Visual Simplicity: Complexity in data visualizations often leads to confusion. You do not gain style points for making data visualizations complex and difficult to interpret. Instead, opt for visual simplicity. Choose charts and graphs that convey the message without overwhelming the viewer. Consider the power of minimalist design, where each visual element serves a clear purpose.

The art of simplicity in data storytelling lies in finding the delicate balance between conveying intricate insights and ensuring comprehensibility. Simplicity does not mean sacrificing depth; rather, it involves distilling complexity into a form that enlightens rather than perplexes.

The theme: Emotion and impact

In the realm of data, numbers tell a story, but it’s the human connection that makes it memorable. Data storytelling is not just about numbers; it’s about people.

Humanizing Data: Every data point represents a real-world scenario, a decision, or an outcome that impacts individuals. Infuse life into your data by humanizing it. Share anecdotes, testimonials, or real-life examples that resonate with your audience. By connecting data to real people, you create a narrative that goes beyond statistical significance.

The true power of emotion in data storytelling lies in its ability to inspire action. An emotionally resonant story is more than a set of charts; it’s a call to action. 

Within a compelling data story each element contributes to the overall harmony. It is also important to maintain consistency in your data narrative.

The twist: Can AI effectively assist in data storytelling?

AI in data storytelling: A double-edged sword

Data and analytics are always evolving and changing. Along with many other use cases, Artificial Intelligence (AI) emerges as a powerful tool to aid in crafting compelling narratives. However, this opportunity also comes with its complexities and challenges. Let’s explore how AI can effectively assist in data storytelling, its responsible usage, and the potential pitfalls that counteract efforts to tell a story with data.

AI’s role in enhancing data storytelling

AI offers the ability to sift through vast datasets, identifying patterns and trends that a human might overlook. Automation from AI can also assist in uncovering key narratives without as much of an exhaustive manual effort. With the help of AI, data stories can be tailored for specific audience segments, considering individual preferences and comprehension levels. This personalization ensures that the narrative resonates with diverse stakeholders, enhancing engagement and understanding.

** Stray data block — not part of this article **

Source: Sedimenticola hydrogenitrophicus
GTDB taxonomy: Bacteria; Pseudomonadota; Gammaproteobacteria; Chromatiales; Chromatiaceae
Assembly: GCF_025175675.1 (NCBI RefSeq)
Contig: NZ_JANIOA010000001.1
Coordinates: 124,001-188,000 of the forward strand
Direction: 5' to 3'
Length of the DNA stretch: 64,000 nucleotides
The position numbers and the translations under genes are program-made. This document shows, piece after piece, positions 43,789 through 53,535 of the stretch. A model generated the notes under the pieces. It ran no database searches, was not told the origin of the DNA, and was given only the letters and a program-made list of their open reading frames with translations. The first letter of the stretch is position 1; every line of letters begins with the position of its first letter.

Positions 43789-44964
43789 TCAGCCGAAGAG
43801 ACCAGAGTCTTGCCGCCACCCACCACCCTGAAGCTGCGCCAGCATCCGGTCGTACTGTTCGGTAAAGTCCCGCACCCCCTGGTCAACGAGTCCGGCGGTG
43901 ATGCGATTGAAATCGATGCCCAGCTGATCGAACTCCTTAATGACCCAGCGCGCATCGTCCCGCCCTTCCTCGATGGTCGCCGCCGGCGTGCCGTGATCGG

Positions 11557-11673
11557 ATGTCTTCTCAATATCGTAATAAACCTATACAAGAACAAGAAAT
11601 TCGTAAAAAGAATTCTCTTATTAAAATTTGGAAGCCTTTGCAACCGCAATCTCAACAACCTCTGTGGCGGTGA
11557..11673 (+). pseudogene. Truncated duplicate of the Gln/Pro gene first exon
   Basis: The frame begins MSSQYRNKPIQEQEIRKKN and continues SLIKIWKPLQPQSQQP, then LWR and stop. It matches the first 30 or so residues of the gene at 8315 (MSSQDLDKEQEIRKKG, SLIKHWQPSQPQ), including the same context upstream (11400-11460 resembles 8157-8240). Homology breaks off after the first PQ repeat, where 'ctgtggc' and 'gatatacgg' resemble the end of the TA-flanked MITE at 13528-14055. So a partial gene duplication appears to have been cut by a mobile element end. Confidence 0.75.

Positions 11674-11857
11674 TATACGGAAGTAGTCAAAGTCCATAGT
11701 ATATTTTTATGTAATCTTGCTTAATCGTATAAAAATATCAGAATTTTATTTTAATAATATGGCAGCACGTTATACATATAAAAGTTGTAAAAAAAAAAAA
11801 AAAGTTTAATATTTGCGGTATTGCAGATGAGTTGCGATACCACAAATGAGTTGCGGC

Using predictive analytics can also be a big factor in forecasting future trends based on historical data. Integrating these predictions into data stories provides a forward-looking dimension, empowering decision-makers with strategic insights.

Responsible use of AI in data storytelling

It is important to be transparent about how you use AI algorithms to contribute to data storytelling. Specifically, outlining how AI is being used to process data ensures that stakeholders understand the methodology behind automated insights. This is critical for building trust with your audience.

While AI assists in streamlining the data analysis process, human oversight is absolutely imperative and neglecting the need for human oversight when building a data story could result in a less effective narrative. Human intuition and contextual understanding add a nuanced layer to storytelling that AI may lack. Striking a balance between AI assistance and human interpretation is key to responsible usage.

There is also a risk of AI identifying correlations without establishing causation. This can lead to misinterpretation of data relationships, potentially distorting the narrative and steering decision-makers in the wrong direction.

If you endeavor to use AI as a tool in your toolkit, to enhance your story, rather than using it as a crutch to tell your story, you will be exponentially more effective. 

The resolution: Navigating success in data storytelling

By acknowledging and addressing complex datasets, avoiding unnecessary complexity to prevent misinterpretation, and encouraging data literacy across various teams, organizations can transform the potential impediments into catalysts for success in data storytelling. At Tallwave, our data experts are equipped to support your data storytelling needs. We can help you embrace technical advancements, foster a culture of collaboration, and prioritize education to bridge the knowledge gap. Let us help you tell a comprehensive data story today!

Categories
Customer Engagement Reaching New Customers SEO Strategy

Microconversions: Unlocking the power of incremental steps in your conversion funnel

Introduction: What is a microconversion?

In the dynamic world of digital marketing, where every click and interaction matters, understanding microconversions is crucial. But what exactly are they? Let’s start by demystifying this term.